In this Jan. 15, 2018 file photo, U.S. Marines stand guard during the change of command ceremony at Task Force Southwest military field in Shorab military camp of Helmand province, Afghanistan. Credit: Massoud Hossaini | AP

KABUL, Afghanistan – Two U.S. troops were killed in Afghanistan on Friday while carrying out an operation, the U.S.-led NATO coalition said.

No details were provided, and their names will not be disclosed until 24 hours after their next of kin are notified, according to Department of Defense policy. But their deaths come as the United States plans to withdraw its 14,000-troop advisory mission in Afghanistan.

President Donald Trump recently tied the withdrawal to progress toward a peaceful settlement aimed at ending the 18-year war.

Despite the talks, Afghanistan is suffering from crippling violence, with a record number of civilian casualties last year. On Thursday, a string of bombs exploded in Kabul as Afghans celebrated the Persian New Year, Nowruz, killing six and wounding 23 more. The Islamic State claimed responsibility Friday for the bombings near a Shiite shrine and cemetery, saying the aim of the attack “was to spoil the ritual of the polytheists.”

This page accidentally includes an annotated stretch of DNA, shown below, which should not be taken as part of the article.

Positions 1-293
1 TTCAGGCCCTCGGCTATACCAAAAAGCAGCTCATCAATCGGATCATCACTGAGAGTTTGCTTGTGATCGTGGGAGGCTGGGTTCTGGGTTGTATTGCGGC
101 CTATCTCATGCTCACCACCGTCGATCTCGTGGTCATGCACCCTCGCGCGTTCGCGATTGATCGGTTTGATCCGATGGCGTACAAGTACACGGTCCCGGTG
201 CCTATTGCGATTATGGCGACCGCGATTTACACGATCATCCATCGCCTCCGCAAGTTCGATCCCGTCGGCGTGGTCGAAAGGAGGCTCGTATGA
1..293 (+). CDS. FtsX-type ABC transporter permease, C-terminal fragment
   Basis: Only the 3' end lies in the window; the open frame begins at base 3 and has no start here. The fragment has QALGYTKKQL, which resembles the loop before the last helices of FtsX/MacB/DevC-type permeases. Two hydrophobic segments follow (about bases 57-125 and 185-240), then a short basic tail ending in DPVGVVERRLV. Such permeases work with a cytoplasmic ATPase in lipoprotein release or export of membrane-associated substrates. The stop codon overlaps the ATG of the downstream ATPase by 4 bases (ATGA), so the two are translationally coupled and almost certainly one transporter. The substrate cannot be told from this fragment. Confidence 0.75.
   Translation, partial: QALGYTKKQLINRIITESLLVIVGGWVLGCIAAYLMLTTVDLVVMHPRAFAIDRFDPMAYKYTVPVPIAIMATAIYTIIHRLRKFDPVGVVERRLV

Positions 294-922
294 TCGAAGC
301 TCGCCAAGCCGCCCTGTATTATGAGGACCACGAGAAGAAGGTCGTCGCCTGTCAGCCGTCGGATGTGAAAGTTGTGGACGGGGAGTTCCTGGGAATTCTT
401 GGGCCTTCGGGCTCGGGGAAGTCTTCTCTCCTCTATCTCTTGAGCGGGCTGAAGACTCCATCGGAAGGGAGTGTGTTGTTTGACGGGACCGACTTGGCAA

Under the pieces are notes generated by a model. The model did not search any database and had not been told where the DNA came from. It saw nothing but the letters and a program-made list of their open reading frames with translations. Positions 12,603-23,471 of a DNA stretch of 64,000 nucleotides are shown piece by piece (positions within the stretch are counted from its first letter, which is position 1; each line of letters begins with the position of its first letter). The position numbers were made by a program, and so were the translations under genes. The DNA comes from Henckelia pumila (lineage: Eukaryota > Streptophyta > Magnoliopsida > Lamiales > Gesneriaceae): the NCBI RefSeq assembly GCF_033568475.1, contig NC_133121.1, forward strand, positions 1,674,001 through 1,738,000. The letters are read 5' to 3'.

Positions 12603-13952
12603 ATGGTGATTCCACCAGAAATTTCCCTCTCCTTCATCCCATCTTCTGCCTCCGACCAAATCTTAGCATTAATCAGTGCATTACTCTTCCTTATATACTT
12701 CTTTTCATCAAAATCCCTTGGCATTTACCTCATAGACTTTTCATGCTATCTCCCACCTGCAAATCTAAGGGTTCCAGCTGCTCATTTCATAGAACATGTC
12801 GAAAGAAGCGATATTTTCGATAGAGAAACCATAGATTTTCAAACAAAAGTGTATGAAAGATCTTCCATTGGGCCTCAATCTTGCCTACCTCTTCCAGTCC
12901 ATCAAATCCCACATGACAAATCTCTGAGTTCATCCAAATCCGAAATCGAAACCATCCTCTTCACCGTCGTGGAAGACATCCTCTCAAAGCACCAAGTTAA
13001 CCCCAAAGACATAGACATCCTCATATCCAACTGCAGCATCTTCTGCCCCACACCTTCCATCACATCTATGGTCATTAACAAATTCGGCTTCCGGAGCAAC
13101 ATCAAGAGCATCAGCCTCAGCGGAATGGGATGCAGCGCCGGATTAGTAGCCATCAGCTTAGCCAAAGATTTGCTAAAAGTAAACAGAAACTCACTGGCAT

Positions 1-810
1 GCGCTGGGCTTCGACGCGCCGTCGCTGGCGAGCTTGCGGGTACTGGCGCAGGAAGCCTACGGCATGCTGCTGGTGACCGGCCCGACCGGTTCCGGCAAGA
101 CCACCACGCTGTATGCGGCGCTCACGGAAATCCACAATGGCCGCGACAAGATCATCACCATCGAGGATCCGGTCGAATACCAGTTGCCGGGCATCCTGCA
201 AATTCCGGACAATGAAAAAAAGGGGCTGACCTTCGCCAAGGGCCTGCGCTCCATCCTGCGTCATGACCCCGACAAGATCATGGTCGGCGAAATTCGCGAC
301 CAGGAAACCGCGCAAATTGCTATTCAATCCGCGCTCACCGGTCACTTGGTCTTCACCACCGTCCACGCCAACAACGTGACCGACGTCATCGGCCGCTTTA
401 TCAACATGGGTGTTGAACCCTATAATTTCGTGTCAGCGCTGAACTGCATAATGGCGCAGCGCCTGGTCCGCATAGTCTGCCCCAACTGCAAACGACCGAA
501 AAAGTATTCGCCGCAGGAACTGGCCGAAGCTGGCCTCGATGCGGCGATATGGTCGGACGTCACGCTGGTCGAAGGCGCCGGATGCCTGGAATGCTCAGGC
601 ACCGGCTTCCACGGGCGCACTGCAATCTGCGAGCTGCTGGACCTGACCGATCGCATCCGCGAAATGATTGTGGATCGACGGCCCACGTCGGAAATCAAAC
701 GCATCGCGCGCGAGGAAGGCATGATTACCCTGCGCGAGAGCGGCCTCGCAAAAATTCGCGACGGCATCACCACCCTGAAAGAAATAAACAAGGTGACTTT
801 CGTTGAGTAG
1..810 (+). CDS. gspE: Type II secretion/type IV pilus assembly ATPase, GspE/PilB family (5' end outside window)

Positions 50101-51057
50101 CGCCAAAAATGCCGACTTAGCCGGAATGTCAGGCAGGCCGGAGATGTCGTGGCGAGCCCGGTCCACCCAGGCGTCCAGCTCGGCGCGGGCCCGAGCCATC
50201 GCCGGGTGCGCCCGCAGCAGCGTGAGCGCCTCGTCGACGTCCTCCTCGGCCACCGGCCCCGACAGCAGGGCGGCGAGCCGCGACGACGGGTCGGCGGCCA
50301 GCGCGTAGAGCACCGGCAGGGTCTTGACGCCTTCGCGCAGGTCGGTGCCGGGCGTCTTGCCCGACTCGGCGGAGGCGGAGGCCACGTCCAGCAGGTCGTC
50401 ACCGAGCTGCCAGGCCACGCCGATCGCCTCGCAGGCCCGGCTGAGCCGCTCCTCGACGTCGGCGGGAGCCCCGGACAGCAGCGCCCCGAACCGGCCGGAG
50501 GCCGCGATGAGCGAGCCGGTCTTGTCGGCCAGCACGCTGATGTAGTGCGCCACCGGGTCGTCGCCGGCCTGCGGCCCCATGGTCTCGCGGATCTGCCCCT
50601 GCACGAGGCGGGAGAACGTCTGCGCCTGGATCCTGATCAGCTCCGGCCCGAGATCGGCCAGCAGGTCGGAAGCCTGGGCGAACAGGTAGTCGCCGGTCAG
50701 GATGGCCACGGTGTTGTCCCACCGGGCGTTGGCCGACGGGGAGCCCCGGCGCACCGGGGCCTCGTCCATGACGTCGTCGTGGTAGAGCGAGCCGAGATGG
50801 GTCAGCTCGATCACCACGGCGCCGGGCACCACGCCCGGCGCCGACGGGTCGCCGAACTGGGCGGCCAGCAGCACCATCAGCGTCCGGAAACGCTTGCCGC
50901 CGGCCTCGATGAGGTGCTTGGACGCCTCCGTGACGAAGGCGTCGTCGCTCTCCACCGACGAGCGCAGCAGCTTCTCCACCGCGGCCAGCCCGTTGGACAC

Peace talks between the United States and the Taliban have intensified in recent months, negotiations that have rankled the Afghan government in Kabul, which has been excluded from the process.

Parallel talks have also been held in Moscow, and in an effort to expand internationally, the U.S. chief negotiator, Afghan-born Zalmay Khalilzad, is hosting his Russian, Chinese and European Union counterparts in Washington on Thursday and Friday.

Last week, relations between Washington and Kabul hit a new low when Afghanistan’s national security adviser, Hamidullah Mohib, charged that any U.S. deal with the Taliban would “sell out” his country and “dishonor” American troops who fought and died in the conflict. He added that Khalilzad was acting out of personal ambition.

In response, Mohib was barred from any future dealings with U.S. officials, Afghan and U.S. media reported.